The Architecture of a Crawler

I’m going to explain how crawlers work. There are three main tasks that a crawler has to take care of.

  1. Find new hosts to crawl.
  2. Request data from a host that is being crawled.
  3. Display to the user the data gathered.

This design lends itself well to being distributed. Several host crawlers (those that perform task 2) can all be working in parallel and independently. All the host crawlers need is a coordinator (the one that performs task 1) to feed them lists of hosts that aren’t duplicated. The host crawlers then send their responses back to the coordinator which finds new hosts from the responses and then stores the responses. Lastly the aggregator or statistics generator (the one that performs task 3) periodically runs through all the data collected and creates useful ways for the user to view this information.

That’s how a crawler works in general terms. But the fun begins when a crawler has to actually be built. One of the most important decisions is how to store the data collected and how to store and distribute the list of hosts that need to be crawled next.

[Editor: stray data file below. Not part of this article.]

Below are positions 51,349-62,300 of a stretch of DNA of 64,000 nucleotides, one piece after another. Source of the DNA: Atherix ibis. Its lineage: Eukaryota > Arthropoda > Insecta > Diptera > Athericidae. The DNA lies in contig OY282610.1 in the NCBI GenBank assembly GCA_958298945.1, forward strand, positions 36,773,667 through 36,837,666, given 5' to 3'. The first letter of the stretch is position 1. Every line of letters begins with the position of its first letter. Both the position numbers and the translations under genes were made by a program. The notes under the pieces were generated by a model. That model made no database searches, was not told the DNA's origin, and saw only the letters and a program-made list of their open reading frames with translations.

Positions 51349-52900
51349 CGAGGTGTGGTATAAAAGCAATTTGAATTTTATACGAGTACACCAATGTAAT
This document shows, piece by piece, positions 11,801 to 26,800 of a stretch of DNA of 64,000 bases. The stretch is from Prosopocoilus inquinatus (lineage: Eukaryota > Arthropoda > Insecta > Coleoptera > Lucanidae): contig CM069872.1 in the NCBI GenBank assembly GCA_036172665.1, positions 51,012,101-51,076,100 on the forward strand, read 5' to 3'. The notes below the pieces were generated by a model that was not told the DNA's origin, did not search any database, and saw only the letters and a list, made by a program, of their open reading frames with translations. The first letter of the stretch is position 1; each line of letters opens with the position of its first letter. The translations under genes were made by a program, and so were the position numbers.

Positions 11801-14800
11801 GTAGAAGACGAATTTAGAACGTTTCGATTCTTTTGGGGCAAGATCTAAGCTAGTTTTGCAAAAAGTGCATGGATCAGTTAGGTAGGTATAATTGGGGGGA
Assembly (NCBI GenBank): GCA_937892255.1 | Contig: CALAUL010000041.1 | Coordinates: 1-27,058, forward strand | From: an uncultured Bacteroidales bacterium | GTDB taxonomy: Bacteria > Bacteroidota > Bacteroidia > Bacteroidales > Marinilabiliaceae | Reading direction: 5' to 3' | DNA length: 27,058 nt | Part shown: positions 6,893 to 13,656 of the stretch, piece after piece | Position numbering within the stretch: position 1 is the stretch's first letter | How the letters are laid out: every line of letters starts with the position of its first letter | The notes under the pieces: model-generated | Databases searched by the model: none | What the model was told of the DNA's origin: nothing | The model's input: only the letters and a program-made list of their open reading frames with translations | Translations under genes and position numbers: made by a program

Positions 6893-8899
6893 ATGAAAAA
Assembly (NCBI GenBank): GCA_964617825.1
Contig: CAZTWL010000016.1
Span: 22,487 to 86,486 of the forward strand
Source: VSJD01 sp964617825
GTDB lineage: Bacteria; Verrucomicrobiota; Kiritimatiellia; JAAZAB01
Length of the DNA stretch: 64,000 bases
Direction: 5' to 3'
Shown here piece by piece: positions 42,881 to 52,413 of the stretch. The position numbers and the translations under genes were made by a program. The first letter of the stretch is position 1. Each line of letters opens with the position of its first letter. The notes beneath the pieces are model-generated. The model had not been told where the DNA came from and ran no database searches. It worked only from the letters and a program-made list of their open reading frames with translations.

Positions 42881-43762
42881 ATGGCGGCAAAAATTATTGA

Relational Database Approach

This is the approach that g2paranha takes. It’s an easy and straightforward way to store data for anyone trained on these traditional databases. But the data that a crawler needs to store is for the most part not relational except for the links between hosts. Another problem with relational databases is that many of them lock all of the data whenever data is being written or read. This creates a huge bottleneck in a distributed environment where lots of both of these operations are being performed. So while it is easy to implement it may not be an optimal solution. On the positive side the extremely powerful SQL language is available for extracting statistics from the data.

Non-relational Database Approach

This is the direction I have been heading in for the crawler. It seems to be a good fit for the type of data that the crawler needs to store. But I have very little experience in this are. So far my only forays  into this field have been with CouchDB which is still in heavy development. CouchDB looks promising but I haven’t had much luck with getting it to work.

So if anyone has experience in non-relational databases or in creating distributed crawlers I’d like to hear from you.